This is the unedited version of my game story that will appear in Monday's News Tribune:
By Frank Hughes
The News Tribune
Nobody seems to be able to precisely explain the inconsistency of the Seattle Seahawks' defense.
There are times, like in last week's loss to the New Orleans Saints, when they look like a motley collection of has-beens and wannabes who have forgotten – or never knew -- how to effectively execute even the simplest defensive scheme.
And there are others, like the Seahawks' 33-6 victory over St. Louis Rams Sunday afternoon, when they resemble some of the stoutest defenses in NFL history.
Players fly to the ball. Sacks are abundant. Turnovers are plentiful. Hitting is vicious. Opponents are intimidated. And in the end, everybody -- including the 68,164 in the stands -- leaves the stadium feeling as if any obstacle can be overcome and anything can be accomplished.
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It was that way on Sunday at Qwest Field, when the Seahawks marshaled a plan that generated seven sacks, forced Rams quarterback Marc Bulger into five turnovers (three interceptions, two fumbles) and carried a still-sputtering offense into the bye week with a feeling of blessed relief because the team's two-game losing streak was snapped.
"I don't know that I have an answer to (the inconsistency)," Brian Russell said. "But now we have the bye week, and hopefully we can watch the film, nurse some injuries and put these types of performances together back-to-back-to-back."
Even as difficult and injury-plagued as the first seven weeks of the season have been, the Seahawks at 4-3 find themselves in first place in the mediocre-at-best NFC West, where both the Arizona Cardinals and San Francisco 49ers lost and are plummeting.
Despite the Seahawks' one-sided score, this victory did not come easily, in part because quarterback Matt Hasselbeck injured his oblique muscle and in part because the running game still needs a healthy resuscitation.
Hasselbeck led the Seahawks to a touchdown on Seattle's opening drive, connecting with tight end Will Heller for a one-yard scoring pass. The extra point made it 7-0.
But Hasselbeck suffered the injury in the second quarter and never was the same, his passes sailing on him, as one intended for Bobby Engram did for an interception, or uncharacteristically inaccurate.
"My throws were all over the place," Hasselbeck said.
Seneca Wallace finished the game, but Hasselbeck – who was 18-of-35 for 195 yards and two touchdowns -- said he could have if the outcome was not already decided. He said he did not think the injury was serious and that it will be healed by the time the Seahawks travel to Cleveland on Nov. 4.
Whether the running game is healable remains to be seen. Shaun Alexander vowed to return to a style that proved successful in the past, allowing his instincts to determine if course rather than the play-call.
But against the 27th-ranked run defense in the league, Alexander managed only 47 yards on 19 carries, a 2.5-yard average.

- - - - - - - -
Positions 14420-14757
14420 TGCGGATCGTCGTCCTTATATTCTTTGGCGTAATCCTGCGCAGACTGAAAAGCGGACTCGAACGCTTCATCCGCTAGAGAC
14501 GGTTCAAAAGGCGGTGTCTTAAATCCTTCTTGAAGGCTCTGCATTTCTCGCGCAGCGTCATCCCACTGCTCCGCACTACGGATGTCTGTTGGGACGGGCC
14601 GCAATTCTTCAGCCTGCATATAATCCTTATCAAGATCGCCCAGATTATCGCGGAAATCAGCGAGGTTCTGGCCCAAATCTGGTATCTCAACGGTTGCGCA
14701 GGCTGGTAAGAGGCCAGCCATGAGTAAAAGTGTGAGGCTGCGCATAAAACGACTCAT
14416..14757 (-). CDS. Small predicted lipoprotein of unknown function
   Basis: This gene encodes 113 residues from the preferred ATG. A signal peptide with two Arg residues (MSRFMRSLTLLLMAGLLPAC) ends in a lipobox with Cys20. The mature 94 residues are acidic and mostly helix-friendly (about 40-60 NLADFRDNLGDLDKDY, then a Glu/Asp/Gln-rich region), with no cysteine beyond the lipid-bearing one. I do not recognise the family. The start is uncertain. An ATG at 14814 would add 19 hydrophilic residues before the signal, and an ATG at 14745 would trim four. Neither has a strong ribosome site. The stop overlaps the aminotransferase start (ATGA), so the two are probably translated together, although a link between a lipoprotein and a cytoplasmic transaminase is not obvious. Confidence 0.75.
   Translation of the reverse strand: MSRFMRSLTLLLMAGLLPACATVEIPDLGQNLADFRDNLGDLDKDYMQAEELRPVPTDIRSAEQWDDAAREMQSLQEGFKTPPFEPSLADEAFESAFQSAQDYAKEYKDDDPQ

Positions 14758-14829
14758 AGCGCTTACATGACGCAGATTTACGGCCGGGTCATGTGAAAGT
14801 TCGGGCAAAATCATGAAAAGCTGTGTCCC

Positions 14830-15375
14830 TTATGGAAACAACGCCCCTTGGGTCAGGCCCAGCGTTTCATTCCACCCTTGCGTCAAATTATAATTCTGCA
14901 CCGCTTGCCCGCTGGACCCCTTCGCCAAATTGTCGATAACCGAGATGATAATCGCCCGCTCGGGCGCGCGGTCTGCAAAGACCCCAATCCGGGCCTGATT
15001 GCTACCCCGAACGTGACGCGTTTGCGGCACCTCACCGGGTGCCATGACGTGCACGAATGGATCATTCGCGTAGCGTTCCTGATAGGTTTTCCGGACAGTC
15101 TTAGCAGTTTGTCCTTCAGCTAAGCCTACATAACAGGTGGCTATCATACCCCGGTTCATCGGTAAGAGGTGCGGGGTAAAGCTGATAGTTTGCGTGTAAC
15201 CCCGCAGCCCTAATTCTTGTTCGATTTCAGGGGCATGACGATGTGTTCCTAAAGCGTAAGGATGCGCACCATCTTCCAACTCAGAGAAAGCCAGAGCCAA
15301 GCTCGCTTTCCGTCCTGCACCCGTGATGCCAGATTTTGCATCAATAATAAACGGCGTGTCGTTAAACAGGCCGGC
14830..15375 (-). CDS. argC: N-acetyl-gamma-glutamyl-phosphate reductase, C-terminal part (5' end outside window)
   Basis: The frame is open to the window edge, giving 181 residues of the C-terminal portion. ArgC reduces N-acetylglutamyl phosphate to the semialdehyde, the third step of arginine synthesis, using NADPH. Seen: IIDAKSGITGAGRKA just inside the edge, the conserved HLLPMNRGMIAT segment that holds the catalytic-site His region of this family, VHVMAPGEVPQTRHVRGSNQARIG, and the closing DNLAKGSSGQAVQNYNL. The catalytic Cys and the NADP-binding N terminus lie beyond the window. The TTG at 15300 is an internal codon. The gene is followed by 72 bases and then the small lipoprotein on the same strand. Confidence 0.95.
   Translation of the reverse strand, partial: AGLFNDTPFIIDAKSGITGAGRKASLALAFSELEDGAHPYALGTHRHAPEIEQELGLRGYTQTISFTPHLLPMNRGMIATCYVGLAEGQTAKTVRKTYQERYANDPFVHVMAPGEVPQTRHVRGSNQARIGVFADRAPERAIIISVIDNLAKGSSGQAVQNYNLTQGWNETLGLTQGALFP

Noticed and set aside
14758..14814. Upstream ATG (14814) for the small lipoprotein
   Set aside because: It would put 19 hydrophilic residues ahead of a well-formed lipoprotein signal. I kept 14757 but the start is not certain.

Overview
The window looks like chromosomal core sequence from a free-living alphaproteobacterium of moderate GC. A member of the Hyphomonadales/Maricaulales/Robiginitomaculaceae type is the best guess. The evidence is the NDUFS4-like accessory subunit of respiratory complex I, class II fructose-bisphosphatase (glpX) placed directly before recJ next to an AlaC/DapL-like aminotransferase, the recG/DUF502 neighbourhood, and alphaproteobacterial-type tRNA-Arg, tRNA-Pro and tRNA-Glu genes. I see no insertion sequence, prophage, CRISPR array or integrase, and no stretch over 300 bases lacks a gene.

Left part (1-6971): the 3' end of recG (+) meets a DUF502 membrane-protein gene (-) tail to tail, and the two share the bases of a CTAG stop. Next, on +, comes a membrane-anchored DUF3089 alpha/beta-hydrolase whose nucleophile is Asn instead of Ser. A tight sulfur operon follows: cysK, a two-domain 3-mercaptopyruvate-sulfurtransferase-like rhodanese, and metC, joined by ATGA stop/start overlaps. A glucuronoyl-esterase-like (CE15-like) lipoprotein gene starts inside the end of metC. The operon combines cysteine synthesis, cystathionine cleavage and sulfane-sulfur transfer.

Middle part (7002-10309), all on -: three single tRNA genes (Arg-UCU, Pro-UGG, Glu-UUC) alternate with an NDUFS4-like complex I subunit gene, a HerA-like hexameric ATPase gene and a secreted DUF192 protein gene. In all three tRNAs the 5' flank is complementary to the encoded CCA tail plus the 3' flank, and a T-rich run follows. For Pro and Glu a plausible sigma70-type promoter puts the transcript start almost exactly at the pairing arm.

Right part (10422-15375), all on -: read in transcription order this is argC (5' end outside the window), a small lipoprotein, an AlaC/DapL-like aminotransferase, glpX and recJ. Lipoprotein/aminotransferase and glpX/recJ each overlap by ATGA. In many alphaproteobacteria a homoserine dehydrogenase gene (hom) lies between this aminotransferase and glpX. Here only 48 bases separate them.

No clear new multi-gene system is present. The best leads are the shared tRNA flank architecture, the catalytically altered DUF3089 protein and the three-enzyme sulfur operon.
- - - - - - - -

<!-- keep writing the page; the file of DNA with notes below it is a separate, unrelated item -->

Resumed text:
He too ended the game on the sideline, but the dyspeptic Alexander did not take it as well as Hasselbeck, getting into an earnest discussion with Holmgren over the decision to remove him.
"Every time we get a lead I always have to get pulled," Alexander said, "and I'm always fighting to stay in."
Regardless of the offense's issues, the Seahawks were not going to lose to the 0-7 Rams on this day because the defense was otherworldly.
Seattle took a 10-3 lead into the locker room at halftime, but any concern about the Rams staging an upset disappeared in 13 seconds, the time it took Nate Burleson to ramble 91 yards on the opening kickoff of the second half.
"At halftime I said I need a good return to start the second half. Now that's good coaching right there," Holmgren joked.
From there, the defense appeared unrestrained. Bulger had missed the past two weeks with broken ribs, but decided to return after watching his replacement, Gus Frerotte, throw eight interceptions and lose a fumble.
Bulger did not fare much better, in part because he was assailed all day by Seattle's pass rush, which was immaterial last week and unavoidable Sunday, the key, as it turns out, to Seattle's success this season.
Darryl Tapp had four of the seven sacks, which gives the Seahawks the second-most productive pass rush in the NFL. Only the New York Giants (27) have more than Seattle's 23.
"If we continue to pass rush and play with that much intensity, it'll be very hard to stop us," Julian Peterson said.
Tapp also forced a fumble, as did Leroy Hil, both of which were recovered by the Seahawks.
And the pressure forced Bulger to throw interceptions to Marcus Trufant, Peterson and Deon Grant, with a fourth nearly going to the omnipresent Tapp.
By the end, Bulger and St. Louis coach Scott Linehan were barking at each other on the sidelines, the Rams were despondent over their plight and the Seahawks were hoping that Holmgren would show them mercy during the bye week for their inspired showing Sunday.
"I'd like to think that we are gelling and getting better and we have a lot more performances like we did today," Russell said. "I think we are good enough to play with everybody. But you have to be able to be at the top of your game every week. We have to be more consistent with that."